“What does a Donald Trump Presidency mean for the relationship between the US and the UK?”

It shouldn’t affect anything if pragmatism prevails. Trump has invested in the UK over many years (his mother was born in Scotland and he owns Turnberry Hotel and Golf resort as well as another resort in Aberdeenshire) and is seen as pro-British.

In economic terms, the UK’s negotiations with Europe following Brexit will likely have a bearing not only on our trading relationship with the US but also globally. London retaining its position as the leading European financial centre will be paramount otherwise the large US Banks and Asset Managers will transfer offices and jobs to cities like Paris and Frankfurt. Therefore, the pressure is more on us irrespective of who their president is.

In political terms, they will probably still see us an ally although his views on NATO could be divisive.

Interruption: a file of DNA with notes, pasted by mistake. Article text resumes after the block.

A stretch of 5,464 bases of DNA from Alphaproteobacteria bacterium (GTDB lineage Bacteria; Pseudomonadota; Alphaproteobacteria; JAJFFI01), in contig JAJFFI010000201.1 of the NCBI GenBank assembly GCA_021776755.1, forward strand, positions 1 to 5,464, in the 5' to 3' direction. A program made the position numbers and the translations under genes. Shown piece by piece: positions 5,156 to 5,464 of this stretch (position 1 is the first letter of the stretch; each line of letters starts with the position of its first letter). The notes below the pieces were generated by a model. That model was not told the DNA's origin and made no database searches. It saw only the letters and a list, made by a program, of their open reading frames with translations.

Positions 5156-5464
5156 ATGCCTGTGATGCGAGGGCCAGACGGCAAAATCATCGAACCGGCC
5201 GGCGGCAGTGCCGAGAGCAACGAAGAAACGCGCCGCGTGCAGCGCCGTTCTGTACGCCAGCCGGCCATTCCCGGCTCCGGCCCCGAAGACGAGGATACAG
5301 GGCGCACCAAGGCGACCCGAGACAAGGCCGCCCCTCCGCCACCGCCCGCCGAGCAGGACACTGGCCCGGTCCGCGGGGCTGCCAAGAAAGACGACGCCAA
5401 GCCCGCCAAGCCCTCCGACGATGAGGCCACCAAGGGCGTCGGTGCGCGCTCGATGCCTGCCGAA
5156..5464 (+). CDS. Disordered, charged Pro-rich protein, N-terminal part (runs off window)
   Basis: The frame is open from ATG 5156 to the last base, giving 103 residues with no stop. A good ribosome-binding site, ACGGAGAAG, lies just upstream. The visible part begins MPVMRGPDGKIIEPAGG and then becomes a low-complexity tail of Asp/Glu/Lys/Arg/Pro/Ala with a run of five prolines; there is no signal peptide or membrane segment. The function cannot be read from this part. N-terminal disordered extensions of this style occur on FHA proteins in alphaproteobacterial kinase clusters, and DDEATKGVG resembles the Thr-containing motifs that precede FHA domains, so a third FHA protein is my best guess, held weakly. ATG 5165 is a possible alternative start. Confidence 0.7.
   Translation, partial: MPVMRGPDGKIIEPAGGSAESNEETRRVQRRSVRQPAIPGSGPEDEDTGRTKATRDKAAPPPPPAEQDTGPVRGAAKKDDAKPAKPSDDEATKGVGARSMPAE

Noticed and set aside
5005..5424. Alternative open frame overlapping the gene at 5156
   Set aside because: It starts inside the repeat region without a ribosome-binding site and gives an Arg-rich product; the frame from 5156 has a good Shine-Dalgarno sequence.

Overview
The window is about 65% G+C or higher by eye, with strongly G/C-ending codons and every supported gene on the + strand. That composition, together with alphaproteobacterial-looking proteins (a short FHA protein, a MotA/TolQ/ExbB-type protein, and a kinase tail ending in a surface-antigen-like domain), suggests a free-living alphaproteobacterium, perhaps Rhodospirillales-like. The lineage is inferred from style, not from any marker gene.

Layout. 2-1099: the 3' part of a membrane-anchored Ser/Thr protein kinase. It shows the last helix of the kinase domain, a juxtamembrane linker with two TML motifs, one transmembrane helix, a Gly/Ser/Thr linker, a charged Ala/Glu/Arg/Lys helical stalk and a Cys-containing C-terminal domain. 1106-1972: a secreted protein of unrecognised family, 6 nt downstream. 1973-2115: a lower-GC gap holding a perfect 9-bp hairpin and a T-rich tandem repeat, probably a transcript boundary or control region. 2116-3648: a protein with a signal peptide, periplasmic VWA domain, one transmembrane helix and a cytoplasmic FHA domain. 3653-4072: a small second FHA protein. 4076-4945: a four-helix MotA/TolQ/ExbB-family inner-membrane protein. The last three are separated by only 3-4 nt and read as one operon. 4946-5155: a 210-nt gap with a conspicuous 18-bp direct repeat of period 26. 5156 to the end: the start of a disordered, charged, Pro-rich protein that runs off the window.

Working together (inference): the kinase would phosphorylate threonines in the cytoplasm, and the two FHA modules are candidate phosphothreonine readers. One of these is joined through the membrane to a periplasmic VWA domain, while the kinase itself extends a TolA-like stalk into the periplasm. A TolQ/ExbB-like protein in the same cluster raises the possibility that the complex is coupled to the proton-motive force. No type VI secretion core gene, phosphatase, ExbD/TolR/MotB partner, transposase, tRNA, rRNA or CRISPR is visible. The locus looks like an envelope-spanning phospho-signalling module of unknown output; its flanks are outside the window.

“Obviously in term of the markets, across the board, the initial reaction had been extremely negative following the election result, but there seems to have been a bounce back. What is the pattern likely to be following this?”

The reaction in the markets has been similar to Brexit, some technical support levels (i.e.  the support level is the perceived predetermined price of a security where any fall would be expected to attract buying interest) were tested in the overnight futures market and strong rebounds followed through in open market trading. There is a belief that the uncertainty will reduce the likelihood of an interest rate rise from the Federal Reserve when they meet in December, a positive for equity markets.